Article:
Tuesday, September 12, 2006

"He would fire the next person that said that"

This ought to get more press coverage.

An interview with Brigadier General Mark Scheid, chief of the Logistics War Plans Division after 9/11, revealed that Defense Secretary Donald Rumsfeld (who still has a job because President Bush twice rejected his resignation) deliberately chose not to plan for post-invasion operations in Iraq. When Gen. Scheid recommended planning for occupation, Scheid recalls that Rumsfeld said "that he would fire the next person that said that . . . We would not do planning for Phase 4 operations, which would require all those additional troops that people talk about today. He said we will not do that because the American public will not back us if they think we are going over there for a long war."

Of course, Rumsfeld made good on the threat. He replaced General Eric Shinseki in 2003 after he told Congress that occupation would require hundreds of thousands of troops.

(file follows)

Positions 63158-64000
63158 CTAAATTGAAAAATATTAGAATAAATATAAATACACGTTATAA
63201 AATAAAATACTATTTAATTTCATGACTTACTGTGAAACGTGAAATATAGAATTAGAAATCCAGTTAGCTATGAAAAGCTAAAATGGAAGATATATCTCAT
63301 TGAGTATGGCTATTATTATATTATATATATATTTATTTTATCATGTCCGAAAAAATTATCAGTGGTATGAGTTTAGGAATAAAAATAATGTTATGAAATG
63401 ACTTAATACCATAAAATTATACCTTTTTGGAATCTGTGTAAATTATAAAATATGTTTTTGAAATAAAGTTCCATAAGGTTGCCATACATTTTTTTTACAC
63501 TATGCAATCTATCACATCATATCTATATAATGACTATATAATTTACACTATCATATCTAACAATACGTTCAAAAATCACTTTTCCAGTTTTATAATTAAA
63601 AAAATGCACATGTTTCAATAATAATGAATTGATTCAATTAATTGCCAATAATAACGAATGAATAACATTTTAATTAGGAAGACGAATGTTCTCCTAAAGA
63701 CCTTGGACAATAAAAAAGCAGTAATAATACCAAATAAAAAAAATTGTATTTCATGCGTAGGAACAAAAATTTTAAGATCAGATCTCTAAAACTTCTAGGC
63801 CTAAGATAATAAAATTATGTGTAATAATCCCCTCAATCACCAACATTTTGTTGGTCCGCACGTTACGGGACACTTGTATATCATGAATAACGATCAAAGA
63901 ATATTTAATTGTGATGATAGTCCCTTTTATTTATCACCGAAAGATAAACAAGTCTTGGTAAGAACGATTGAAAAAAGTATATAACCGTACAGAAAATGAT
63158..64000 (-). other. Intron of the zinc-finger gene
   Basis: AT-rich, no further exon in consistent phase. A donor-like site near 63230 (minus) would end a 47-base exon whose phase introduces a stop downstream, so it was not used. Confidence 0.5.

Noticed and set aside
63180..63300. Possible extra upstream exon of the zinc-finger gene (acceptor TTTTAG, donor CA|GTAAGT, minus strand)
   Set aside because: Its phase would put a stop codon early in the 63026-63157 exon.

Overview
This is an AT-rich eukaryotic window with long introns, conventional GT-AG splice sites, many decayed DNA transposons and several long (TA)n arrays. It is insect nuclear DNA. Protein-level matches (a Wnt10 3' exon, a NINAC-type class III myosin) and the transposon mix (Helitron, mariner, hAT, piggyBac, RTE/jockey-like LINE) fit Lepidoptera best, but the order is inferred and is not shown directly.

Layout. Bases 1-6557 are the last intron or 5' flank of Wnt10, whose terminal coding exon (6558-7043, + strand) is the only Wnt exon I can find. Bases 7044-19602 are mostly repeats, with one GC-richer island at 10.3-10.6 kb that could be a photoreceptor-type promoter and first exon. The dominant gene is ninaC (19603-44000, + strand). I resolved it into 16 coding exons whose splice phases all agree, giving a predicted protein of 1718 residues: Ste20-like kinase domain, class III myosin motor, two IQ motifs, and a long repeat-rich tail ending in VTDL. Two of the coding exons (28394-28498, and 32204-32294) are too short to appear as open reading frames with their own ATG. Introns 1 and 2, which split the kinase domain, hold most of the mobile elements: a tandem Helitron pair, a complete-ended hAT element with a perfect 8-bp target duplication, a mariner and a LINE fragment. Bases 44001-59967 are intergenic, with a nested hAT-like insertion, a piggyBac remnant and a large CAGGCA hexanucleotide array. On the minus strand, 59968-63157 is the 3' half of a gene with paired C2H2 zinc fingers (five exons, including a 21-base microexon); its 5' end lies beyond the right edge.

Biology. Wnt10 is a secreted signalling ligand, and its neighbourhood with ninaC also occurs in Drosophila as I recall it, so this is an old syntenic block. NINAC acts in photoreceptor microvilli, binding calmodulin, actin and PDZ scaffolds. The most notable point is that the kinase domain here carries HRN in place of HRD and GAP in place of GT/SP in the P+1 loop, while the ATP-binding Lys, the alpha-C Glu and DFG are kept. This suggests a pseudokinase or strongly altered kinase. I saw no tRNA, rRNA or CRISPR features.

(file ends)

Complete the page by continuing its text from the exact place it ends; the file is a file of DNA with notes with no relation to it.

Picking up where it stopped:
And that's not all. Scheid confirms the blind headlong rush into Iraq when we were still dealing with Afghanistan and finding Osama Bin Laden (who is still not dead or captured):
"Then, just as we were barely into Afghanistan ... Rumsfeld came and told us to get ready for Iraq."Scheid said he remembers everyone thinking, "My gosh, we're in the middle of Afghanistan, how can we possibly be doing two at one time? How can we pull this off? It's just going to be too much."

As Kevin Drum notes: "This is an astounding interview, all the more so for the apparently resigned tone that Scheid brings to it. It belongs on the front page of the New York Times, not the Hampton Roads Daily Press."

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